By Kainomugisha Caroline
Before 2011, traders, merchants, tourists, trucks, passengers, etc had to get clearance from revenue authorities, customs, immigration and Bureaus of standards from their state offices when exiting or entering one country to another. This was the two-stop border posts model. The process was tedious, repetitive and took up to 5 days or more to get clearance from two different countries. Today, it takes approximately 39 minutes to get clearance thanks to the One-Stop Border Posts (OSBPs).
The OSBP model is where clearance is done in one single building with officers from revenue authority, customs, immigration, bureau of standards from both countries present. A case in point is Busia-Uganda/Busia-Kenya OSBP. For a trader leaving Uganda into Kenya, he/she gets clearance required to exit Uganda from one side of the building and gets clearance required for entry into Kenya on the other side of the border in the same building.
Trade and Markets East Africa (TradeMark East Africa-TMEA) in partnership with World Bank and the East African governments are working together to construct thirteen OSBPs to connect and ease trade across East Africa, ten of which are already complete. Five out of ten are bordering Uganda namely; Nimule-South Sudan/Elegu-Uganda, Mutukula-Tanzania/ Mutukula-Uganda, Malaba-Kenya/Malaba-Uganda, Busia-Kenya/Busia-Uganda and Mirama Hills-Uganda/Kagitumba-Rwanda.
Busia border has since time immemorial been the busiest OSBP in Uganda. In 2017, an average of 1,784 vehicles weekly at Busia Uganda, 3,324 vehicles at Busia Kenya and 21.4 per cent of Informal Cross Border Trade worth US$ 117.4 million was recorded. Busia OSBP which was commissioned on 24th February 2018 by His Excellences, Presidents Yoweri Kaguta Museveni and Uhuru Kenyatta have exceedingly eased both formal and informal trade for Kenya and Uganda.
The OSBP has reduced the rate of bureaucracy that used to come with clearance procedures required in the two-border post model, travellers and tourists now have less waiting time which has eased mobility of people across the borders for leisure, work, school, and trade among others.
Uganda can now compete economically in both bilateral and international trade due to reduced costs of and time in doing business at the border posts. Today, Uganda Revenue Authority (URA) boasts of reduced revenue leakages. In fact, by April 2019 the customs clearance infrastructure was able to collect UGX. 21 billion by intercepting smugglers at Malaba and Busia OSBPs.
Before 2018, URA had limited electronic seals that could only track 20% of the cargo. An electronic seal also known as e-seals is part of the Electronic Cargo Tracking System (ECTS) which provides real-time monitoring of transit goods. Now, over 30,000 trucks of cargo can be tracked to a destination which has improved cross border security.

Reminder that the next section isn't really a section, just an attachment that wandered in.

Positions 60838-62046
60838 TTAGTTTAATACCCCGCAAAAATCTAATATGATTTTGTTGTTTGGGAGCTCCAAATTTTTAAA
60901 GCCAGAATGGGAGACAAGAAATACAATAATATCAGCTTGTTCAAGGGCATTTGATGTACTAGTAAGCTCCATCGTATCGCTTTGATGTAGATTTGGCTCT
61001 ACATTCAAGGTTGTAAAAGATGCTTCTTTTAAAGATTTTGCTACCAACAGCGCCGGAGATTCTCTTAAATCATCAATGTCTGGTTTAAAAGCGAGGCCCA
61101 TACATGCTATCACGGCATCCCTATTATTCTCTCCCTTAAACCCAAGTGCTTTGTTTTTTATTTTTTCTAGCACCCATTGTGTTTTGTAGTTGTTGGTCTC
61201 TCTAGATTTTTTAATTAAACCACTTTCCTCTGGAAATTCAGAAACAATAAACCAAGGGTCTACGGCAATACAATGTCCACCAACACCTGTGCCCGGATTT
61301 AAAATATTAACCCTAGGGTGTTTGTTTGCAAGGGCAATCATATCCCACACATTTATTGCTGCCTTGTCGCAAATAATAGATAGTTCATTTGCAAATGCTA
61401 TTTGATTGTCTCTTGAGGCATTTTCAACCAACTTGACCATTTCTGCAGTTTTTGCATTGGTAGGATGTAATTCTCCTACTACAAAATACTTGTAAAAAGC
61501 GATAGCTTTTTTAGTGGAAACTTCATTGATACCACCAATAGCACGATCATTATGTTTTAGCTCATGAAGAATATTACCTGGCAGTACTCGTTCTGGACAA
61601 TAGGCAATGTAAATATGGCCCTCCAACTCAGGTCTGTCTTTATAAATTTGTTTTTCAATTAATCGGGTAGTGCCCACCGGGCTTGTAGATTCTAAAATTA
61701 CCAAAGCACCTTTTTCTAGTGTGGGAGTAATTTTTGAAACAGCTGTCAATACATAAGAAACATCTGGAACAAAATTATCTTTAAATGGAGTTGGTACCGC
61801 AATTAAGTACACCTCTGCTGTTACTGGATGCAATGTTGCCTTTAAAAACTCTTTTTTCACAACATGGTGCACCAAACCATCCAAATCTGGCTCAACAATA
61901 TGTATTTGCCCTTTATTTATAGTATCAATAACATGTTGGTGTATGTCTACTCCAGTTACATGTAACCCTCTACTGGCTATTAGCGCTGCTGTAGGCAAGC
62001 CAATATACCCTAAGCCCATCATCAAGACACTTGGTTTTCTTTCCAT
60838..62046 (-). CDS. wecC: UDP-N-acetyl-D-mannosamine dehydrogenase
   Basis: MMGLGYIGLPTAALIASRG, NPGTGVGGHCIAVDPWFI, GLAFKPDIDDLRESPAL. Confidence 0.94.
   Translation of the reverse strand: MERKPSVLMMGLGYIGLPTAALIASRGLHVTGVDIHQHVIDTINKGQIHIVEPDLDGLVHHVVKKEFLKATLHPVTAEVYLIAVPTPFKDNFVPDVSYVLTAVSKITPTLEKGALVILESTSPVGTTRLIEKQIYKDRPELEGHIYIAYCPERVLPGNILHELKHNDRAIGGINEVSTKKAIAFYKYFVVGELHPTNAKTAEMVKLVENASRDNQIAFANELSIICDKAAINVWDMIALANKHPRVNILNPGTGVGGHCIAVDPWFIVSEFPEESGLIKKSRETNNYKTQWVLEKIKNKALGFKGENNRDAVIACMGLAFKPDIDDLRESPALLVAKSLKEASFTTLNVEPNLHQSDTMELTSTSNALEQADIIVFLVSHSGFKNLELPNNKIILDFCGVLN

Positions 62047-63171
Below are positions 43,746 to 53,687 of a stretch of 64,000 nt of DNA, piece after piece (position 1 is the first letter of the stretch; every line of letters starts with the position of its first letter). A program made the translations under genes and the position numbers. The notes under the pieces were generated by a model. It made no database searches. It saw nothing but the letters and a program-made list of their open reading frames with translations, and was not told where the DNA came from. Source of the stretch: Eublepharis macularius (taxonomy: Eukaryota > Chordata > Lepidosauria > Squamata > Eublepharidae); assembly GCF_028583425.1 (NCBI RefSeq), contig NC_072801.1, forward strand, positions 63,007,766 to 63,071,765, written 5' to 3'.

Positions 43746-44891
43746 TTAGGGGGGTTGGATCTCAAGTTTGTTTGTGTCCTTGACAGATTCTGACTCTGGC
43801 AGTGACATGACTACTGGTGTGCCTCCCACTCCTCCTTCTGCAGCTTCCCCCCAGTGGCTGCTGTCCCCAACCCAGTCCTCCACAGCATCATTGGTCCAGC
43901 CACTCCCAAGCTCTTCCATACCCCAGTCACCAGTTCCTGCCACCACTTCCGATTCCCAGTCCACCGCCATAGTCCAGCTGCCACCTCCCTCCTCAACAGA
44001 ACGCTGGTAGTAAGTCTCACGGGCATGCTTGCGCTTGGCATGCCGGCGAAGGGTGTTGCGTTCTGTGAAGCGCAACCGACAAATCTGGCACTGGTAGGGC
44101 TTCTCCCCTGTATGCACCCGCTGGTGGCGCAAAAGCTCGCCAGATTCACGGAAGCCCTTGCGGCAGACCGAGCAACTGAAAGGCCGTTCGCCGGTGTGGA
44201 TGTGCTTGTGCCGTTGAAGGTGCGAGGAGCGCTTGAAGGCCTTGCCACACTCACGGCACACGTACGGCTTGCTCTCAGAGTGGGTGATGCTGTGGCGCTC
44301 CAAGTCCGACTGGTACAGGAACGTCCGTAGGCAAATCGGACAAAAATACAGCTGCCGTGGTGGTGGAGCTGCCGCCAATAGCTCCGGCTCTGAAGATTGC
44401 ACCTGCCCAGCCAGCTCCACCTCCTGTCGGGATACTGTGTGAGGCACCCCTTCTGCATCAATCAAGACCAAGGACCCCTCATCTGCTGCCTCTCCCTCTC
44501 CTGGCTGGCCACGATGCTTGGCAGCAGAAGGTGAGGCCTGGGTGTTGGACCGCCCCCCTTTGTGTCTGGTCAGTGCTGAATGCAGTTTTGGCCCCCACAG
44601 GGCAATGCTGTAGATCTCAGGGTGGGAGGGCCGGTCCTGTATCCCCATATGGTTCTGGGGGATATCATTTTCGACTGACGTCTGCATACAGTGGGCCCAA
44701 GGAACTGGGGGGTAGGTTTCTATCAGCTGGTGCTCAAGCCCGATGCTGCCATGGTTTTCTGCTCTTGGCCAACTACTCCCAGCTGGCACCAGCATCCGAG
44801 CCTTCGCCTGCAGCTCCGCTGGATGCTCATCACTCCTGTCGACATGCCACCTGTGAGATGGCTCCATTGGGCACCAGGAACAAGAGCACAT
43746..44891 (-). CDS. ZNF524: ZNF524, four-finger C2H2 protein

Mr Murshid, a truck driver who transports clothes from port Mombasa to downtown, Kampala on average took 24 hours to reach Busia but spent 3-4 days clearing his goods at two border points, one in Kenya and another in Uganda. This was a very time consuming because Murshid had to wait in line with other trucks for over 12 hours for physical inspection by customs officers.
He then had to endure more waiting time for immigration officers to clear him before he could be allowed to exit Kenya. Not long after this, Murshid had to join another long line of trucks waiting for physical inspection at Busia Uganda and repeat the same process all over again for some good hours. This process took at least 3 days before Murshid could drive through Busia to embark on a journey to downtown, Kampala.
Thanks to the OSBP model, Murshid can now drive for about 24 hours at most and spend only 2-3 hours getting a physical inspection and immigration clearance. This has apparently reduced non-tariff barriers which for far too long affected the trade receipts of Uganda’s export and import market.
This amazing initiative has not only been beneficial to formal traders like Murshid but also to informal traders like Ms Okori, a young single mother who grows maize and sells across the border in Sofia market where most Informal Cross Border Traders (ICBT) engage in trading in Busia Kenya. Previously, Okori used to come to market to earn a living despite having to line up for hours waiting to be cleared by customs and worries such as rape by truck drivers, boda-boda cyclists and robbery by con men who would lure them into believing that they would help them cross the border through illegal routes so as to avoid customs delays and fees.
This made the life of small-scale female traders quite impossible. Today, Okori and many other women can cross the border and sell goods worth $2000, duty-free after being cleared by customs and they don’t have to wait in line for hours but rather minutes to get to Sofia market and sell their merchandise, earn a living and provide for their children.
The Ministry of Trade, Industry and Cooperatives, Uganda Revenue Authority and Trade Mark East Africa among others have made it possible for traders, tourists, passengers and scholars to ably cross borders without tedious non-tariff incumbrances between Uganda and East African countries hence fostering and fast-tracking East Africa’s Economic, Political and Social integration.
The writer is a Communications Assistant at Government Citizen Interaction Centre (GCIC), Ministry of ICT and National Guidance.